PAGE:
#2 APPocalypse: Xtinction of Privacy
This is the second article in the 3-part series on mobile app security. To enter the back alleys of the mobile app world do read the first part of the series titled, ‘Civil War: Apps vs You’.
Your privacy in terms of personal information is endangered by the never ending permissions apps request for, APPocalypse in short. Of course one could argue that apps after all, require permissions to access your data so that they can do what they are built for. Instagram’s request to access phone camera and photos so that photos can be edited is plausible. Uber app requiring user location also makes sense. But why does Uber require access to a user’s contact list as well? Uber can now use your contacts information to send special offers to friends and family. Flipkart’s mobile app requests for permissions to access Contacts and SMS. This means that Flipkart can access your contacts, the frequency at which you call and e-mail individuals.
Often permissions requested are not at all in sync with the core function of the app. Apps today demand blanket access to just about everything the phone knows about you and some apps make money off selling sensitive consumer data be it your contacts, browsing histories, or photos.
All the data accessed from mobile apps are transmitted between devices and servers. This data can be accessed by hackers, especially when transmitted data is not encrypted including passwords, credit card numbers and other personal details. They are app builders not Blackberry. Fortifying their servers and ensuring security is not top priority for most apps. Many recall the security scare when Truecaller app was hacked into by the Syrian Electronic Army giving them access to contacts and (Facebook, Twitter, LinkedIn and Gmail) accounts of millions of users globally.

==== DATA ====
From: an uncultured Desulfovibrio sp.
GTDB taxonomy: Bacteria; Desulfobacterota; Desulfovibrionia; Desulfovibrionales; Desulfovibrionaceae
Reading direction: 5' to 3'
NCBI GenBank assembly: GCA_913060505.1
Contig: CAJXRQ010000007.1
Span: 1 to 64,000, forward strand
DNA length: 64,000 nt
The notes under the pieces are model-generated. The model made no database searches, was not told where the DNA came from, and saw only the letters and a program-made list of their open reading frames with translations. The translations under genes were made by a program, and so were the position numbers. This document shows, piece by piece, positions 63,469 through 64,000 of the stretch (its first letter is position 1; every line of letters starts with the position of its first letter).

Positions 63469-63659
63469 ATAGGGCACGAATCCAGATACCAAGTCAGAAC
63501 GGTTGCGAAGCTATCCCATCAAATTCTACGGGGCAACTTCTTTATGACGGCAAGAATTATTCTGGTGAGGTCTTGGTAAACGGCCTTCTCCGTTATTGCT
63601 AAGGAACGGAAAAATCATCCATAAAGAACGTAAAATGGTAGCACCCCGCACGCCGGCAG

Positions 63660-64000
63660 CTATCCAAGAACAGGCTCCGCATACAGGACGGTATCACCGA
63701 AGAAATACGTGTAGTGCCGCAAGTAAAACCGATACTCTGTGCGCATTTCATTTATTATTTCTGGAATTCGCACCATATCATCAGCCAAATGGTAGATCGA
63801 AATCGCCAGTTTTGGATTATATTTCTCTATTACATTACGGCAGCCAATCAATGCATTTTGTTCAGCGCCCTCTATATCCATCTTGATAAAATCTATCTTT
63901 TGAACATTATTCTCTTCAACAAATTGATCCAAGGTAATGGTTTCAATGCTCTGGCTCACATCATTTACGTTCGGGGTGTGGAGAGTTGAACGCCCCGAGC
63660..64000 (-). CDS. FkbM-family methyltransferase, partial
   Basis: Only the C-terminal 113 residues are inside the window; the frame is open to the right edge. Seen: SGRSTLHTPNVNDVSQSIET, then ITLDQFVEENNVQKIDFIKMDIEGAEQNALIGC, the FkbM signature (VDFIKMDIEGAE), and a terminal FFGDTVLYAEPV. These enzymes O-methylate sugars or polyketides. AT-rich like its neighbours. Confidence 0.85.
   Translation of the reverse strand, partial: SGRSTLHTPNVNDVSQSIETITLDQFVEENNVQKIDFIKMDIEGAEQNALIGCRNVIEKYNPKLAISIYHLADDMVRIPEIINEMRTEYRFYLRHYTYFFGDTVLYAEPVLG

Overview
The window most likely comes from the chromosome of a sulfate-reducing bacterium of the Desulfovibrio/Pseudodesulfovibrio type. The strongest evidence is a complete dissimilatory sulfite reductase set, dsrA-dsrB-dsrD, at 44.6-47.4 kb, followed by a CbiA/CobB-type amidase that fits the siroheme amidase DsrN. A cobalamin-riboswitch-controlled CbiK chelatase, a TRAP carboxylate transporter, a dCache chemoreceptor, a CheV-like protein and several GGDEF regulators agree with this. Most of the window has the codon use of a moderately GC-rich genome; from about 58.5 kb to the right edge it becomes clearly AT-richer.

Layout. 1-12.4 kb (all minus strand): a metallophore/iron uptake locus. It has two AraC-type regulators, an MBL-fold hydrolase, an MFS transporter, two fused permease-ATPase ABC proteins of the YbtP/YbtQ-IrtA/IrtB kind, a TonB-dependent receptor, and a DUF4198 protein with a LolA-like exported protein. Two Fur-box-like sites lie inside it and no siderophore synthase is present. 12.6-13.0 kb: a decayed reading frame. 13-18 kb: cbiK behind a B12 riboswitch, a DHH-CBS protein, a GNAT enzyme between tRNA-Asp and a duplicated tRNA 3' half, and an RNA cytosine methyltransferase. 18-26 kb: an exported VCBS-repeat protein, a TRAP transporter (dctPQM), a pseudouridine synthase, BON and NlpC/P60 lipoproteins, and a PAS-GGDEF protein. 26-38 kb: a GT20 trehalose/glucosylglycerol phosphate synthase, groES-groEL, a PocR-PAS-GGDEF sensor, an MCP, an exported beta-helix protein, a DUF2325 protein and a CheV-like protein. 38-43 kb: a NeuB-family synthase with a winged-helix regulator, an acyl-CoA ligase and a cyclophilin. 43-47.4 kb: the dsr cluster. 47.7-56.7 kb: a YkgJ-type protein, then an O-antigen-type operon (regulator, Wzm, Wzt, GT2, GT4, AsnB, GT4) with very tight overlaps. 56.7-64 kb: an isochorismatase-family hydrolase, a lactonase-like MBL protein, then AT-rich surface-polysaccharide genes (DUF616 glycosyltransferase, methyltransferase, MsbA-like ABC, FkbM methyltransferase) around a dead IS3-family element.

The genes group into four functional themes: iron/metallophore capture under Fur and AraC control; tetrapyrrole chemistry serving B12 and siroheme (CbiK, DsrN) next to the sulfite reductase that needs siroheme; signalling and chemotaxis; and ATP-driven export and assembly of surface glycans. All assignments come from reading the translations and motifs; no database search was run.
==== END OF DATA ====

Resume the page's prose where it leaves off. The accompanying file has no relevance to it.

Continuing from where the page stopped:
Here is another disconcerting fact for you. App makers tend to re-use third party code in their apps rather than building them from scratch. In this way apps tend to solicit permissions not related to their core function and also any inbuilt flaws get passed on. Such vulnerable applications then are open to malicious attacks. Without your knowledge, malware can make charges to your phone bill, send unsolicited messages to your contact list, or give an attacker control over your device. Mobile malware often taps vulnerabilities or bugs in the design and coding of the mobile applications they target. Popular applications are repackaged into “rogue apps” containing malicious code and are posted on third-party app stores. According to G DATA’s mobile malware report, number of malware programs has risen to over 2.5 million by the end of 2015, and is still on the rise. We have reached a stage where nothing is private anymore and there is utter chaos when all your information falls into the wrong hands; Contacts and photos misused, millions stolen from banks in the blink of an eye, identity thefts. It destroys the very order in which the world operates. How do we impede this privacy extinction? Find out in the upcoming article ‘Privacy wars: The Force Awakens’.